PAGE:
Alphabet Gelli tools and a great cheap find

Regular readers will know that I love making my own tools for the Gelli plate.  I had an interesting comment on one of my You Tube videos for making tools.  The commenter said:

Great ideas! I’ve already noticed, the problem with using commercial stencils is that everyone is using the same stencils and my pages start looking like everyone else’s. So I’ve been making my own stuff too.

Well, I never really thought of it like that.  To me, the making of the tools, the process, was the challenge, but now I think of her comments, I realize that yes, it IS a great way to make your own stuff truly unique.  But then there is the whole SHARING thing – telling other people how you made something, even, like I often do, providing a link so they can do it themselves, then takes away a bit of the uniqueness, doesn’t it?  I suppose the saving grace is that there are a LOT of people out there who simply have ZERO interest in making tools, they are quite happy with using existing tools in new and unique ways.  That is a hugely enviable talent as well, the thinking outside the box.

I love text.  As always looking for a good way to add it to the prints.  In this case I simply cut a bit of sticky-backed fun foam with an old QuicKutz die.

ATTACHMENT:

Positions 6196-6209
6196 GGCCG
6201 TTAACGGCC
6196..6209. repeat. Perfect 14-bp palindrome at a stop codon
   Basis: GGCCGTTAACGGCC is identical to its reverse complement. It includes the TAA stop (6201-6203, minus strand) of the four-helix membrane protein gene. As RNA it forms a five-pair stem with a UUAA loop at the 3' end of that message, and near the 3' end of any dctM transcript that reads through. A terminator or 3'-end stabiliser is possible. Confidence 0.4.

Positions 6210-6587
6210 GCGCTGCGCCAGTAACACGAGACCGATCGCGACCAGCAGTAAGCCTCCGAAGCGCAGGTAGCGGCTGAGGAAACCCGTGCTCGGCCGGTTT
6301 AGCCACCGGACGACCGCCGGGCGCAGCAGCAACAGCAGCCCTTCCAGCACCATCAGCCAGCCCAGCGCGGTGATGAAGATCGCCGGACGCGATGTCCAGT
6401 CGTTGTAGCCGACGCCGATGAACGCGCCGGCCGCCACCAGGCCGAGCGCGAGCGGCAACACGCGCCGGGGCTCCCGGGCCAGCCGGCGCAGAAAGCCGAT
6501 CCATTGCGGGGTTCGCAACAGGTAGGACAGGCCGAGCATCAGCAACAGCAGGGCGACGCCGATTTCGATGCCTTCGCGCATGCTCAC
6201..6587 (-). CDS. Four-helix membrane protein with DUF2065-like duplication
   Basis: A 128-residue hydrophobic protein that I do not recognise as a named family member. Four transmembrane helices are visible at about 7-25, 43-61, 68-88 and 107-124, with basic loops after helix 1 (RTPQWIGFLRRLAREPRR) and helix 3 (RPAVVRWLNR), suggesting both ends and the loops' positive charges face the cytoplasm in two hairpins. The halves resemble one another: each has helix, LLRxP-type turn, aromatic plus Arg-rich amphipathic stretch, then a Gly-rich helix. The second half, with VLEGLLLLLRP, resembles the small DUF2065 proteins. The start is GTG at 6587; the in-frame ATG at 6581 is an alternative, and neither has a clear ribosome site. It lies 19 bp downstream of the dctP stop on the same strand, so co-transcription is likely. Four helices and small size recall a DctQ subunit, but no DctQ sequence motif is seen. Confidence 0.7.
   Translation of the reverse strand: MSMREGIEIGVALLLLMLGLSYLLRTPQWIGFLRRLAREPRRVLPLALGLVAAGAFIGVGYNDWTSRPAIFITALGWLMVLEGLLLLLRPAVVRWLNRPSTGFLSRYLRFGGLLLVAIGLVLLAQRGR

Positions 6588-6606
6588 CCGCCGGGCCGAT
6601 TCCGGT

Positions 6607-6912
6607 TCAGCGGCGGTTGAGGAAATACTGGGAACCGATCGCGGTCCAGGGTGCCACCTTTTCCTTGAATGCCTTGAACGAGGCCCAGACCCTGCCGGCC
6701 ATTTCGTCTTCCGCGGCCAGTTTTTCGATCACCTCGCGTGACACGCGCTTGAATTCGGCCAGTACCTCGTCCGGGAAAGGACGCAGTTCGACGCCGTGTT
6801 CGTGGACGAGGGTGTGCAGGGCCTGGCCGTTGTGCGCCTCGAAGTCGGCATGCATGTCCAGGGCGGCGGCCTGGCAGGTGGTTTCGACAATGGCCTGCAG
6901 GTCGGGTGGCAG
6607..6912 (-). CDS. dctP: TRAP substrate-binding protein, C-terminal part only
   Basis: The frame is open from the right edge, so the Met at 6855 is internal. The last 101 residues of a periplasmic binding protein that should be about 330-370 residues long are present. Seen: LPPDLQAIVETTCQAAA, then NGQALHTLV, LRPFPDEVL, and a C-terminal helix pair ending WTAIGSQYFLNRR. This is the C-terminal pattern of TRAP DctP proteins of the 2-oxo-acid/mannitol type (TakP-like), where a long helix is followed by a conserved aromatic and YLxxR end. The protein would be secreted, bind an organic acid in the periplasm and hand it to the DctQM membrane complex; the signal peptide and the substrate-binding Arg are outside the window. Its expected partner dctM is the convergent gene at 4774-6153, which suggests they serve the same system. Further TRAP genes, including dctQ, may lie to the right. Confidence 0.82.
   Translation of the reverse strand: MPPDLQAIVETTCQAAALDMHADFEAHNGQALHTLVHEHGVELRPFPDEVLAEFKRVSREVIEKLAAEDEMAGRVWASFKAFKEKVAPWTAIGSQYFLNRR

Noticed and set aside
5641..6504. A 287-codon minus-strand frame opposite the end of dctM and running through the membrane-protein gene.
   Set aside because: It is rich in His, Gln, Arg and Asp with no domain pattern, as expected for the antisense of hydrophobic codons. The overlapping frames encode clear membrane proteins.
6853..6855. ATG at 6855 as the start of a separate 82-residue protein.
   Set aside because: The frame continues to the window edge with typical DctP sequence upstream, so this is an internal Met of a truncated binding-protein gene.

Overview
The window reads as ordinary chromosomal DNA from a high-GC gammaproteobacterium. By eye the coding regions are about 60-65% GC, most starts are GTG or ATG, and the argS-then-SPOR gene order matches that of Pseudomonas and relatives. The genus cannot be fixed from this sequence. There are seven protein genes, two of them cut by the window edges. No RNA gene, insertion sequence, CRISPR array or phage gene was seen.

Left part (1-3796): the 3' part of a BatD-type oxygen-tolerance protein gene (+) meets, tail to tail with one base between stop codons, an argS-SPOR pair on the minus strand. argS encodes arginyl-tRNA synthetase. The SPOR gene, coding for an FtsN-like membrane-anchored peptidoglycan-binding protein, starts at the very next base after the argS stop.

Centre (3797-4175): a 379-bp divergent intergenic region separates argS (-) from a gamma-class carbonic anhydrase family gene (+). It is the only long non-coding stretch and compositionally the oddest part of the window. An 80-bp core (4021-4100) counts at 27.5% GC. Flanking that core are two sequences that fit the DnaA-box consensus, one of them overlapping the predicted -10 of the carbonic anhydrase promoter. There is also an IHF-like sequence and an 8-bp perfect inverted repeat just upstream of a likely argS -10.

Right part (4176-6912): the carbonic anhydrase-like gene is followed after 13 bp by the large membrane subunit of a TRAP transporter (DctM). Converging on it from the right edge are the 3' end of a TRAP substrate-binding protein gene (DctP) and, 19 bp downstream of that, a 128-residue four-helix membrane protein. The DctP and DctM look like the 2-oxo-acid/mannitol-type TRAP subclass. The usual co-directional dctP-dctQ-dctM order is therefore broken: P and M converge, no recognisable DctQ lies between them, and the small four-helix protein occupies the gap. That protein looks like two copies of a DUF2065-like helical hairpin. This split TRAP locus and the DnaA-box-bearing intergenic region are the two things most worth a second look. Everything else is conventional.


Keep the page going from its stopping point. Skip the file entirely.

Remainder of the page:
The important part is that the sticky bit needs to be on the BACK of the letters, the reverse.  For text on the Gelli, the letters need to be forward reading as you look at them, so when you flip it to lay it on the plate, then pull the print, which gets reverse, the text reads right. Does that make sense?
Peel away the backing over the LETTERS ONLY, and pop out the middle bits. And here is the cheap find – Plastic placemats!  The make good backgrounds for texture plates. You can get a pack of them and a cheap store for very little.  They cut easily and are flexible, which is nice for certain effects, and washable too.
Stick the letters to the placemat.  Just pressing, even firmly, sometimes isn’t enough.  I use an embossing tool to help nudge the letters thru the surround and stick them firmly to the placemat backer.
Ease off the backing gently, as that is a whole other plate for you.  I just stick it to the back of the letters one, making it double-sided:
Now what you really want to know is what it looks like:
OK so let’s say you did it exactly wrong.  You cut the die so the sticky bit was on the front of the letters and your plate had the letters reading backwards.
Don’t despair!  This is a good thing.  What you then have is a STAMP of the letters and the surround.
Just brayer on the paint (or if you like the backwards text look on a pull, load the plate with paint and then load the stamp by pressing it onto the plate!) and stamp onto your print:
Cool hum?
And they would be nice for art journal work, as stamps direct to the page.
So there you go.  Another way to make your old stuff work for you in a new way.